Correct Poor PerformanceUnderperforming employees are not hard to find. They are perpetually tardy or absent, or procrastinate and mismanage projects. They are cavalier about company rules, create conflict in the ranks or seem to do just enough to get by. They abuse the system.

For fellow employees these individuals are a sore thumb, a drag on productivity and a punch to overall morale. For the business, they hurt profits and drain management’s time. According to a report from staffing firm Robert Half International, managers spend nearly 17 percent of their working hours dealing with poor performers. That’s basically a full day a week that could have been spent being productive.

It is critical that leaders proactively deal with underperformers. Experts identify two main reasons employees underperform at their jobs. Either they lack the ability or skill set required, or they lack the motivation or desire to perform, or both. Managers should begin their plan of action by properly identifying the degree to which an employee’s poor performance is due to a “can’t” or a “won’t.”

  1. Study: Start the process by studying the employee. Be curious about why they are working the way they are. Document times and dates, and gather concrete examples or poor behavior or performance so you can properly assess whether the issue is due to lack of skill or lack of will. This information can be used to confront the employee and create a strategy for improvement.
  2. Strategy: Set a one-on-one meeting with the employee and present your concerns about their performance. Take note of any reasons they give or ways you can help them improve at their job. Review the requirements of their job, and collaborate on a strategy for them to accelerate their performance.  Examples include skill training, education, and mentoring for the “can’t do,” and feedback, concrete goals and new work arrangements for the “won’t do.” Lastly, set a time period and a time to meet back (such as 30 days) and reassess.
  3. Review and Decide: After the allotted time, meet with the employee to review their performance. If they have excelled, applaud their efforts and continue with the strategies and structure that set them on the right path. If they have not, but seem motivated and committed to their work, consider moving them to a more suitable position in the business. If they have not performed and are uncommitted to improve, make the tough call to let them go.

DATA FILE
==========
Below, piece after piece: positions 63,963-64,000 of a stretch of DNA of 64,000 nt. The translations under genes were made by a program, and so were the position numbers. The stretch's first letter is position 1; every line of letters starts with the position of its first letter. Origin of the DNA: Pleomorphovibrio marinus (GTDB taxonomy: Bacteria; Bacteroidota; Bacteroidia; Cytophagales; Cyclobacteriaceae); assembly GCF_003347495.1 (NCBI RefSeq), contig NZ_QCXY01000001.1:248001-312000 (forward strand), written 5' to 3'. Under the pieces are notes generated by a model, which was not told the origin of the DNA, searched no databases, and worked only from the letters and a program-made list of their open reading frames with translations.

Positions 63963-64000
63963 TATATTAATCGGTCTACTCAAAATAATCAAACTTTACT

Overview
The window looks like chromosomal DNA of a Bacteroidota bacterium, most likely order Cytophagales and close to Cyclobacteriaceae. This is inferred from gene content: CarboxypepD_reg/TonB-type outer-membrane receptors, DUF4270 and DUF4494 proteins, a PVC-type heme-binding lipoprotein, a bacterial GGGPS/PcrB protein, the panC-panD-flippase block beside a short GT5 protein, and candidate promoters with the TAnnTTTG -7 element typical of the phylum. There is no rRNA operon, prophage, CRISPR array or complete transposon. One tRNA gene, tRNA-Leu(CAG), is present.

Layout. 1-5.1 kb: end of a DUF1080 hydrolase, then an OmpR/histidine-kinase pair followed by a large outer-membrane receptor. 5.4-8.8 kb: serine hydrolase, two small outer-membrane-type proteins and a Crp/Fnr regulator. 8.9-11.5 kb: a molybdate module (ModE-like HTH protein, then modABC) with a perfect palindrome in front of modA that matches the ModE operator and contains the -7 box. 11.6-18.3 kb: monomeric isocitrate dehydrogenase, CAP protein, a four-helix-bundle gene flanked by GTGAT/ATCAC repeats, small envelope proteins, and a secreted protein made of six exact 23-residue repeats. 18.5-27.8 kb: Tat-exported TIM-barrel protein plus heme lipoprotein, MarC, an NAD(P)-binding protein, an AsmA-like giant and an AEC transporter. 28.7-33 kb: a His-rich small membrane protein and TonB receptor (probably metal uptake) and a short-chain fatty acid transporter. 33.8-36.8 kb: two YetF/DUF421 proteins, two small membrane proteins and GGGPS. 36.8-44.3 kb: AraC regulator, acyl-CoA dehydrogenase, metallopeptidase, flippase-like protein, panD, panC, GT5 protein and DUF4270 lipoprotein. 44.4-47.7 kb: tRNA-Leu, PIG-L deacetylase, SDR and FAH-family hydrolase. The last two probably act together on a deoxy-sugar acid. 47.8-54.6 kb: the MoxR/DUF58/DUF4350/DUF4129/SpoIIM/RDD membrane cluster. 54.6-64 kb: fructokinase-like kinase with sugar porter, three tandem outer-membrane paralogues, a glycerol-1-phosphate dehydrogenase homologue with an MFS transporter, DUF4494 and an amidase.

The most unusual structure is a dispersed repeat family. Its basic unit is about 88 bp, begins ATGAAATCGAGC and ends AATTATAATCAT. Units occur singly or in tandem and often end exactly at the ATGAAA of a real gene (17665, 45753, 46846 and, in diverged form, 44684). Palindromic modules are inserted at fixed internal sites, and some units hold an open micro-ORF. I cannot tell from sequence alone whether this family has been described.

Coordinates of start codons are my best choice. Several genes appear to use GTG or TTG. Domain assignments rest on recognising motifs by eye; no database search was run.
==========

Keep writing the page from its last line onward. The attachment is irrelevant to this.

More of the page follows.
4. Be a leader, not a manager: In both cases, avoid seeing the employee as the enemy or fostering an environment that is combative. Great leaders inspire their people. Keep feedback and communication open and positive. Look for creative ways to help your people succeed. One great question every great leader should ask is, “What can I do to help?”

On a final note, consider how your organization is facilitating poor performance. Prevention is much easier (and cheaper!) to implement than treatment. Leaders and management should examine their hiring and retention practices, which directly impact employee performance and motivation. Some examples include better background checks, expanded interviewing and job assessments, more creative recruiting practices, detailed job descriptions and better orientation and onboarding practices.

Plus, employee development and career opportunities should be included in any healthy workplace.  As business strategies and operations change, employees should be given the tools and  skills needed to succeed.